Part of the initial Anonymous data dump last week included a private letter from the Japan Atomic Industrial Forum. This industry group letter to it’s members makes a number of admissions.
The letter confirms that there is enough existing power generation capacity to compensate for the nuclear 30%, the blackouts are a ploy.
“Electricity normally generated by nuclear energy – about 30% of total generated electricity, making nuclear a key power source – is at the moment being provided by thermal power, from units that had been suspended but were restarted as an emergency measure.”
KEPCO has cut power saving targets in the west down to 10% from 15% and there are currently no power saving targets in east Japan as TEPCO boosted production at fossil fuel plants. It also came out over the weekend that KEPCO shut down some fossil fuel power plants now that Oi nuclear plant unit 3 is back online. This further questions the idea that nuclear was needed to avoid blackouts.
The letter goes on to cite the unstable middle eastern oil prices and C02 emissions as the justification for restarting nuclear power plants.
The letter also goes on to admit solar and other renewables are the answer and should be implemented as much as possible but that he does not think they can be installed fast enough. Never mind numerous solar generating plants have been installed or are in process in about one year’s time. Japan is currently on target to have enough solar power added in 2012 alone to replace 2 nuclear power plants.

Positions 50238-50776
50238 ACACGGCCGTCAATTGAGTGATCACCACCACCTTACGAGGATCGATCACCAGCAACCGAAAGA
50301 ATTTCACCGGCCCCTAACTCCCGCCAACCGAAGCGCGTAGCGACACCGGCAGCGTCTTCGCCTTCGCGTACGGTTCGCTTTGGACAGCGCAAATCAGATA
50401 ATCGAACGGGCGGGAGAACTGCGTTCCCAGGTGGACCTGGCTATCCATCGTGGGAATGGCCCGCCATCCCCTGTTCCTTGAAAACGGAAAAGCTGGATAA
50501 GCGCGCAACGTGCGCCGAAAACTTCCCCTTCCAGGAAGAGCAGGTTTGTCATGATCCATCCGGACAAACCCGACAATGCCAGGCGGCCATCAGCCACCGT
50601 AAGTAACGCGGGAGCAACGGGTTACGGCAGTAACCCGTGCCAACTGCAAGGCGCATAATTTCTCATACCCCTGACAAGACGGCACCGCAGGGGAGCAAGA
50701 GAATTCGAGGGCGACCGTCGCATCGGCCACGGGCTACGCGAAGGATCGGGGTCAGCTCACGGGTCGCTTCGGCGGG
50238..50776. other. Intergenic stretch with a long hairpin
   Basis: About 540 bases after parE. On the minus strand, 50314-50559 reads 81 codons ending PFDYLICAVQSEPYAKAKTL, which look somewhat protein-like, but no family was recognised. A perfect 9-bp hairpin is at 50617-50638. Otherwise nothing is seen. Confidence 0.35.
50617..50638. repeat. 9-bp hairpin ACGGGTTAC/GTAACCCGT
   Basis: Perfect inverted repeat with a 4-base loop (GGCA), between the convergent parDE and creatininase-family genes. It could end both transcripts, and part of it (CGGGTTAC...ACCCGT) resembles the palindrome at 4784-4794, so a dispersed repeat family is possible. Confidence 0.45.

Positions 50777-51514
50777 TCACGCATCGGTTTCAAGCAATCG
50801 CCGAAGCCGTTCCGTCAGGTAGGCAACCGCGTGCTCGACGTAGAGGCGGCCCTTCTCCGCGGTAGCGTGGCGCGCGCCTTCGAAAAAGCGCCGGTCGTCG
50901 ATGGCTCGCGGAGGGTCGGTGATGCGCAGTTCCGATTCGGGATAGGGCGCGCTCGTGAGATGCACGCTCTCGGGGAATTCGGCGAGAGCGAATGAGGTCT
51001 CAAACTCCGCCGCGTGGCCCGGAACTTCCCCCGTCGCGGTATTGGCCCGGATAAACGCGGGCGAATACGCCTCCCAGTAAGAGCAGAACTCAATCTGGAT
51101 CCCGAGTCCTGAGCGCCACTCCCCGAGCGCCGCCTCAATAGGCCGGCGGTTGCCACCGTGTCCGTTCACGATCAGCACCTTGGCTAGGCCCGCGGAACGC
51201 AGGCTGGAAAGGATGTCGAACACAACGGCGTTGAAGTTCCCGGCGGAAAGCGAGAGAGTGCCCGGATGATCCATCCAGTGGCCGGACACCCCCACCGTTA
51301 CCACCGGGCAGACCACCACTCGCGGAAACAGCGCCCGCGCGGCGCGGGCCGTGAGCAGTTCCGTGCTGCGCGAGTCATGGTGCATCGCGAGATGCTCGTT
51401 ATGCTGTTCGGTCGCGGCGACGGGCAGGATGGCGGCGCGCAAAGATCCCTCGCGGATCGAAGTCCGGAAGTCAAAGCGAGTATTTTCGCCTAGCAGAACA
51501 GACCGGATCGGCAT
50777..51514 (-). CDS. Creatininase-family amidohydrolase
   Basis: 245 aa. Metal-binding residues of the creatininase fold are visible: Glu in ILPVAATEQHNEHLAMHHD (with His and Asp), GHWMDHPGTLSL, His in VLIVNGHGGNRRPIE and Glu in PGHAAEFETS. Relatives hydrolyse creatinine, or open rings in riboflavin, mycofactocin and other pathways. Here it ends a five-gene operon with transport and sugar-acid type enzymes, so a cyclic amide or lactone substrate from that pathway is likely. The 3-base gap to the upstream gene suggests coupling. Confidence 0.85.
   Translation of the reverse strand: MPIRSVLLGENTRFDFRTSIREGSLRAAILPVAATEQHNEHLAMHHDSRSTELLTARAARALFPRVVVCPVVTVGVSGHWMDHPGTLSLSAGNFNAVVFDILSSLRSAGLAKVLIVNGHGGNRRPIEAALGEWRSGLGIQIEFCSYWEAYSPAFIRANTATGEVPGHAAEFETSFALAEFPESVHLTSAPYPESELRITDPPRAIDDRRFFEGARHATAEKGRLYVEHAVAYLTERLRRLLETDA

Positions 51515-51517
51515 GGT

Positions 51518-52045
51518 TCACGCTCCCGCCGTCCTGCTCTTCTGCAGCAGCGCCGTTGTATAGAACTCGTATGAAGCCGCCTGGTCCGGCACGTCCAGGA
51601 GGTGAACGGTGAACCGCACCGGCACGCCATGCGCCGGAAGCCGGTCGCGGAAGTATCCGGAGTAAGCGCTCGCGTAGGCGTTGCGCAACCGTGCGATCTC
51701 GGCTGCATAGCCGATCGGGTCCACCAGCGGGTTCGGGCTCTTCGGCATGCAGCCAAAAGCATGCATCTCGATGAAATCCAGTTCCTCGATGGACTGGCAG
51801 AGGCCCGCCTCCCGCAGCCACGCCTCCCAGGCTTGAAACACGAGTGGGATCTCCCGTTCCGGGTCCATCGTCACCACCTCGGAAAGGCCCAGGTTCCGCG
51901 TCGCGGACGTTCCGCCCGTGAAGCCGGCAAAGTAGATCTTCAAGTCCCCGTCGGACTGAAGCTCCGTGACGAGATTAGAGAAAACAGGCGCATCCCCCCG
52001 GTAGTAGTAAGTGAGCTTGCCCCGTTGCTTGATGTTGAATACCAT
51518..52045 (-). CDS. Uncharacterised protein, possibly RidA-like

“Solar and wind power, which are renewable energies that do not emit CO2, should be introduced as much as possible, but they cannot immediately play the role that a primary power source, nuclear power, has played.”
He also admits another strategy of the nuclear industry, that they must decontaminate the areas around Fukushima Daiichi as no “recovery” would spell the end of the nuclear industry in Japan. So far most decontamination efforts in the evacuation zone have proven to be useless as they either have not worked or only worked briefly as the area would quickly recontaminate. The decontamination work funded by the government and being carried out by construction companies with deep ties to the nuclear industry appears to be the effort the JAIF is referring to. Faced with the reality that much of the evacuation zone will not be habitable for lifetimes they inadvertently predict their own demise.
““Without recovery of Fukushima, there is no future for nuclear power in Japan” – this is the commitment of the nuclear industry. We will devote ourselves entirely to restoration of municipalities around the station and to decommissioning the reactors.”
A key theme throughout the letter was regaining public trust and “understanding” while giving lip service to safety. The letter also almost word for word matches many of Prime Minister Noda’s public statements as he made excuses and urged the country to accept the restart of nuclear reactors in Japan, making it clear who is pulling Noda’s puppet strings.
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